Sen. Jeff Flake (R-AZ) was cornered on an elevator last week by two female protesters demanding he vote "no" on then-Supreme Court nominee Brett Kavanaugh. They told him they were sexual assault victims and that they deserved to be heard. The confrontation appeared to make an impression on him, because later that day he asked the Senate to delay the committee vote on the nominee.
Well, it turned out that one of the women who confronted him is the co-executive director of the Center for Popular Democracy, a group that has received funding from George Soros.
Trump, reading the report, condemned the "paid professionals."
The very rude elevator screamers are paid professionals only looking to make Senators look bad. Don’t fall for it! Also, look at all of the professionally made identical signs. Paid for by Soros and others. These are not signs made in the basement from love! #Troublemakers— Donald J. Trump (@realDonaldTrump) October 5, 2018
“President Trump: Your tweet is incorrect — Mr. Soros does not pay people to protest — and insulting to the many women making their voices heard,” Open Society shot back. “We support the right to protest, enshrined in the 1st Amendment, and are shocked a sitting president does not share the Founders’ view.”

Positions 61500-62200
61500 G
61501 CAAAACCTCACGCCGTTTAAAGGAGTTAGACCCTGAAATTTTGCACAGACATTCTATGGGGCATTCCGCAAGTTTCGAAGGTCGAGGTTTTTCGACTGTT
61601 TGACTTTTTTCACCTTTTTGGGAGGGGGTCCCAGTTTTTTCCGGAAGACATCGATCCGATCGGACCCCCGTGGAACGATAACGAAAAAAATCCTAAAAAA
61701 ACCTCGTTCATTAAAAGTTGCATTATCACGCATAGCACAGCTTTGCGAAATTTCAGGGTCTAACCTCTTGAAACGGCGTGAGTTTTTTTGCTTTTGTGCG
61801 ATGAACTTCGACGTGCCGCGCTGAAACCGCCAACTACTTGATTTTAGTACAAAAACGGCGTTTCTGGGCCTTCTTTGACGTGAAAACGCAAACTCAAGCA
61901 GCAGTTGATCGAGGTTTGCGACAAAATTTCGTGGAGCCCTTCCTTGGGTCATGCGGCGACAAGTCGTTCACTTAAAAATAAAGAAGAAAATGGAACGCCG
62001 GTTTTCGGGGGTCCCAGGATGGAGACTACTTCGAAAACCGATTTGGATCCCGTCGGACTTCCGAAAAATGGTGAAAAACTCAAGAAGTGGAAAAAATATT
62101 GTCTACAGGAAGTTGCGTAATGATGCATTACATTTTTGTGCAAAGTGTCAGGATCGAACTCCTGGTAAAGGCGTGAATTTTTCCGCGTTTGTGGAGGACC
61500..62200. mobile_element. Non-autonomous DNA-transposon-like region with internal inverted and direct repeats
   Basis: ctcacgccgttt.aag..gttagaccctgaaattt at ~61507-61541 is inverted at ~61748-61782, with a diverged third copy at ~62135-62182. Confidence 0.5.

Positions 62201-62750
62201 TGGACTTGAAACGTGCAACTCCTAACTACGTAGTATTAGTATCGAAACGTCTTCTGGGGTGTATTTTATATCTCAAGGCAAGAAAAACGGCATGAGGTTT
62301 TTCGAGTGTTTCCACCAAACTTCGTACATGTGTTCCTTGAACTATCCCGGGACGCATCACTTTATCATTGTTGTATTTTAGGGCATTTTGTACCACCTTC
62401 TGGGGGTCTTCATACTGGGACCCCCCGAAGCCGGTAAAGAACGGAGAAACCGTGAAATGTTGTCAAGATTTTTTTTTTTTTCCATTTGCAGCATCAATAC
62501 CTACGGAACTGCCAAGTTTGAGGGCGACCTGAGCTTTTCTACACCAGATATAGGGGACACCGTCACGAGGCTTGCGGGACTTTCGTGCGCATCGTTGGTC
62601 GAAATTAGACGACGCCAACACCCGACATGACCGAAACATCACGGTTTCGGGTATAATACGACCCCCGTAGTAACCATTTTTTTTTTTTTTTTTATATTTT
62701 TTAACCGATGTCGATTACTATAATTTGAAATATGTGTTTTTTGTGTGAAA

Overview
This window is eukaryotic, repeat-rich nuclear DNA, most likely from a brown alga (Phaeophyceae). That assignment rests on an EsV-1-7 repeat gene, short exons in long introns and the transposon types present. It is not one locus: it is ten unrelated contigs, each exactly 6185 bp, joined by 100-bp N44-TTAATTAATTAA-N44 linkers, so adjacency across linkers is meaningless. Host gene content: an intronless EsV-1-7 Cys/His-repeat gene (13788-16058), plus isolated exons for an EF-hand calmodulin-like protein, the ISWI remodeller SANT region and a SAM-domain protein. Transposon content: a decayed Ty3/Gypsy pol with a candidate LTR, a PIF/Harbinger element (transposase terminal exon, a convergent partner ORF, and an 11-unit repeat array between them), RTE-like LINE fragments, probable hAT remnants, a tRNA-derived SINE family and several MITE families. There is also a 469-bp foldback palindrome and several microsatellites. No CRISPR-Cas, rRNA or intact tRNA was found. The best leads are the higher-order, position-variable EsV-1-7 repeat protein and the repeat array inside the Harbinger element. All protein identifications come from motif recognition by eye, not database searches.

Still, President Trump doubled down on his calling the activists paid professionals Tuesday morning.
The paid D.C. protesters are now ready to REALLY protest because they haven’t gotten their checks - in other words, they weren’t paid! Screamers in Congress, and outside, were far too obvious - less professional than anticipated by those paying (or not paying) the bills!— Donald J. Trump (@realDonaldTrump) October 9, 2018
Vice News editor Shawna Thomas at first appeared to corroborate Trump's claims. On ABC News' "This Week," she claimed that some protesters were paid for their Senate disruptions to create "viral moments."
"There were people who were paid by organizations like UltraViolet, to - to try to harness that energy in a way that would make the viral moments that we ended up seeing," she explained.
Once the headlines came out, however, she attempted to clarify her comments on Twitter.
clarification: I said there were some official organizations in the mix who have staff & consultants that were part of these protests. And some of them were helping individuals with tactics. That is not the same as ppl being paid to protest who don’t care about this issue. https://t.co/SZykSAj8Vt— Shawna Thomas (@Shawna) October 7, 2018
Despite the protesters' actions - paid or not - Kavanaugh was ceremonially sworn in Monday night. During the ceremony, Trump apologized to the new Supreme Court justice and his family for how they had been treated during the "terrible" process. He dismissed the sexual assault allegations against him as a "hoax."